Search engine optimizers are like black sheep in a family. Our work is often misunderstood. Colleagues wonder what we are doing or how we make money for the company. Why do we read blog posts all day, they sometimes ask?
Success in organic search can be elusive. It’s often hard to measure. Other digital marketing channels produce more data for tracking and forecasting. With search engine optimization, however, we frequently guess. We run tests. We experiment.
I’ve been an SEO practitioner since the late 1990s. My agency now manages SEO for large and small companies worldwide. My day generally consists of the four activities below.
SEO: A Day in the Life
Learn via self-study. SEO was born in forums and blogs. Before SEO was an acronym, we were sharing and debating tactics. The forum at HighRankings.com was my textbook in 1996 when I began trying to improve my employer’s organic search performance. This was before Google, incidentally.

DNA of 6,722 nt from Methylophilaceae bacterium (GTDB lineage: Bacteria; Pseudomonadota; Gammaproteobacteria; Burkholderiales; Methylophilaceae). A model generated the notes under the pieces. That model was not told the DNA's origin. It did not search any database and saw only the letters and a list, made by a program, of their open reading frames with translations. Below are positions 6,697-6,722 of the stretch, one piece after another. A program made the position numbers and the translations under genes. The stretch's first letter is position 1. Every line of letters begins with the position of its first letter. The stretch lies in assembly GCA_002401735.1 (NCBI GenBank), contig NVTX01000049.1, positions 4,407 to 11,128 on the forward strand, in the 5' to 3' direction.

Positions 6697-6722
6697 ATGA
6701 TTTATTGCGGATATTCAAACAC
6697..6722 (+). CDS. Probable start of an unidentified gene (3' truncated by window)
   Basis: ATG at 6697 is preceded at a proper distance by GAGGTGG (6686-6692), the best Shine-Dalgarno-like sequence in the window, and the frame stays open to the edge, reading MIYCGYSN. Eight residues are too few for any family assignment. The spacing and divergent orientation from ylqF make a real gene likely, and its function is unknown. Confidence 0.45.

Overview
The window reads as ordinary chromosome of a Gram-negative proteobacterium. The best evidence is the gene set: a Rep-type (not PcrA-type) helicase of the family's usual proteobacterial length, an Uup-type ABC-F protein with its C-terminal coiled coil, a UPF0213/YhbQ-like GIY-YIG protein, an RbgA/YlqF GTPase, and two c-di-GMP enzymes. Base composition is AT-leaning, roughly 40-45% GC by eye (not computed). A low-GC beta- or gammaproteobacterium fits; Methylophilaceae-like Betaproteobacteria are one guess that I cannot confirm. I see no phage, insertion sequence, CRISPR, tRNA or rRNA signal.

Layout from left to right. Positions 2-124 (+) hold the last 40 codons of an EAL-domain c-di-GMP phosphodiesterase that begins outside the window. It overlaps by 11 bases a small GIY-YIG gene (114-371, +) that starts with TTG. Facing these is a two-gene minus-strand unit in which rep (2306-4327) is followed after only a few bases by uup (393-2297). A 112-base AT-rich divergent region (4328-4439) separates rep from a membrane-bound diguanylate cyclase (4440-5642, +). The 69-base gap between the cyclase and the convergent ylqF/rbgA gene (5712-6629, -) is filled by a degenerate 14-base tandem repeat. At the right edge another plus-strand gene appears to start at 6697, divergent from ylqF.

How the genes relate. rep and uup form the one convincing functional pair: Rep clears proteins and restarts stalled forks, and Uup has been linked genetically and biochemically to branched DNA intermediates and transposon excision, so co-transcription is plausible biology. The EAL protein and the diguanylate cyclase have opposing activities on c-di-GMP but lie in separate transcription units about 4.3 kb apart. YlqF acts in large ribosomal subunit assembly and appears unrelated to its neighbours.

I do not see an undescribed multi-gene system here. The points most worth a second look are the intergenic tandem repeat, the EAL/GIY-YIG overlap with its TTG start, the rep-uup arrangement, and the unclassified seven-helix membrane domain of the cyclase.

We used avatars and user names to hide our identities. But we were part of a community. We shared what we learned and argued theories.
Google launched in September 1998. A user named “GoogleGuy” — who, we found out later, was Matt Cutts of Google — would pop in and gently guide our suspicions.
Fast forward to 2020, and forums aren’t nearly as popular. But the SEO community lives on — in blogs, Facebook Groups, Twitter, and the like. Self-study is part of the job. We spend hours reading and discussing with other optimizers.